I’m also sharing some recently released interviews I conducted in 2008-2011, curated here today. These interviews were originally intended for a documentary project that turned into my PhD research that turned into an NSF postdoc on police brutality and prejudice. Some of my interviewees are dead now. I hope the contributions of all these people will live on in some small way through this work. In their honor, these interviews are now licensed under a Creative Commons Attribution-NonCommercial-ShareAlike 4.0 International License.

 

Prominent statistician and late-in-life polygraph expert Stephen Fienberg gave an interview on October 10, 2009, in the Keck Center of the National Academies in Washington, DC. This interview showcases Steve’s intellect, heart, and balance between firm liberal democratic and neutral scientific moorings as a dedicated public servant. I hope his work and memory will live on, because he was right and this is important. [Ed note: All 3 parts of the interview with Fienberg are here.]

 

Leading political science methodologist and former CIA analyst Rose McDermott provided invaluable academic mentorship and an interview at the University of Virginia in Charlottesville on March 21, 2011. McDermott’s interview is particularly valuable because she demolished the primary polygraph proponent argument: It’s the best we have, and that’s better than nothing.

“It’s not better than nothing,” McDermott responded. Polygraphs as a national security protection tool are like condoms, she explained, that you have poked a bunch of holes through. “It is nothing. It’s nothing only it’s uncomfortable.” [Ed note: Both parts of the interview with McDermott are here.]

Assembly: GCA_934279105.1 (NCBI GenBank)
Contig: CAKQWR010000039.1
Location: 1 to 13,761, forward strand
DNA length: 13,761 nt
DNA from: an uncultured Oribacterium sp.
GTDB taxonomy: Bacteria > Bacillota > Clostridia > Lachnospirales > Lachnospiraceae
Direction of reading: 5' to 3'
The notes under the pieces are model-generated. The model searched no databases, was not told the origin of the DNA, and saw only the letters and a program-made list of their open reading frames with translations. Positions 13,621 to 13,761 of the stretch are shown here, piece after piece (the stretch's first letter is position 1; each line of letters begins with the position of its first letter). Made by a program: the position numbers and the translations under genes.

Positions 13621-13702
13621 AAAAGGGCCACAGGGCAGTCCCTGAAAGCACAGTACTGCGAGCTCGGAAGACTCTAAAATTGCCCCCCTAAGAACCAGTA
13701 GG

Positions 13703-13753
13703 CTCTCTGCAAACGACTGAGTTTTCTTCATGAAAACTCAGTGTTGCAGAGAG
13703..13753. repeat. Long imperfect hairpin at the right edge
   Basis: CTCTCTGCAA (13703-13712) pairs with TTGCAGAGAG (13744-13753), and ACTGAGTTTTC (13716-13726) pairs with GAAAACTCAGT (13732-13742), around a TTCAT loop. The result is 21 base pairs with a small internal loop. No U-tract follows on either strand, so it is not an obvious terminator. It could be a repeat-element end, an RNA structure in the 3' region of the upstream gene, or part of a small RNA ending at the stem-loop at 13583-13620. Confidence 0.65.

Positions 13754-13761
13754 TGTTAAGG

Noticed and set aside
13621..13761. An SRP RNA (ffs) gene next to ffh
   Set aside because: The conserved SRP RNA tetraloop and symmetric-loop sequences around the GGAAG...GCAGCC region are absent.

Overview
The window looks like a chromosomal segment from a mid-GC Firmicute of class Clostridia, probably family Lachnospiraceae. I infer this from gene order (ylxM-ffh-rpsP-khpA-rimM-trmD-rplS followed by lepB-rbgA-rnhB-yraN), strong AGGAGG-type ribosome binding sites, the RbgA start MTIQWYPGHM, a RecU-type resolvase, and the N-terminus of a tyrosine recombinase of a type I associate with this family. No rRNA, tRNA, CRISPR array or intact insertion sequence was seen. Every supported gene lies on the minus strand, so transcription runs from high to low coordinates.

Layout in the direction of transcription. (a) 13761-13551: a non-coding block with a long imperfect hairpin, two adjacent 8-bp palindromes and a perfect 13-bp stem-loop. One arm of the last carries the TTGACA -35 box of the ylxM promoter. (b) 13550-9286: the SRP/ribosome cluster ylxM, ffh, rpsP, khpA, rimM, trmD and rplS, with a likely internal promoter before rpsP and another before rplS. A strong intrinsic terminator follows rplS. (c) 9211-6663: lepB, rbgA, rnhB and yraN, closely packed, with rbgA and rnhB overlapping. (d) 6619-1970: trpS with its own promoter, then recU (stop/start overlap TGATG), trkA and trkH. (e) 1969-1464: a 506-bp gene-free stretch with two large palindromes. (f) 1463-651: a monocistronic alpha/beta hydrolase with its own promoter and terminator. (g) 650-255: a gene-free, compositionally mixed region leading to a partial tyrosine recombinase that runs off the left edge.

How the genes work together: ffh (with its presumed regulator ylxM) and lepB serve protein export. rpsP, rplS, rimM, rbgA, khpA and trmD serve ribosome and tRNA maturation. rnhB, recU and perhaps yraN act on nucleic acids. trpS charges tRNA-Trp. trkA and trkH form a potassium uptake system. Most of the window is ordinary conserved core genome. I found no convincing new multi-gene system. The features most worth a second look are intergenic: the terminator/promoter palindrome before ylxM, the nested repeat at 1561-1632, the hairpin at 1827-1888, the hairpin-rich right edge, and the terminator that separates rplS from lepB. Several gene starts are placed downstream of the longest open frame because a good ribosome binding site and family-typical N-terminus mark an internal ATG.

The following interviewees talked to me on-record about their polygraph-related experiences as death row exonerees: Dave Keaton, Shabaka Waqlimi (aka Joe Green Brown), Clarence Brandley, Herman Lindsey, Derrick Jamison, and Juan Melendez. These interviews took place in June 2011, at a Witness to Innocence retreat. All these interviewees were black or Hispanic. Their stories don’t prove systematic racial bias in polygraphy per se, but do provide suggestive anecdata that individual polygraphers can use polygraphs in biased ways with sometimes life-or-death consequences.

These interviews show that in a subset of known cases of convicted innocents, polygraphs weren’t admissible in court—but they nonetheless contributed to wrongful convictions. All of these men had been sentenced to death and, thus doomed, suffered for years—for crimes for which they were later exonerated. Many found that, upon release, their communities still did not believe in their innocence or in their value. These cases suggest the need for a ban on polygraphs in criminal justice. No one I’ve spoken with before or since understood better the fraud of “lie detection” than America’s first death row exoneree, the late Dave Keaton. [Ed note: All 4 parts of the interviews with exonerees are here.]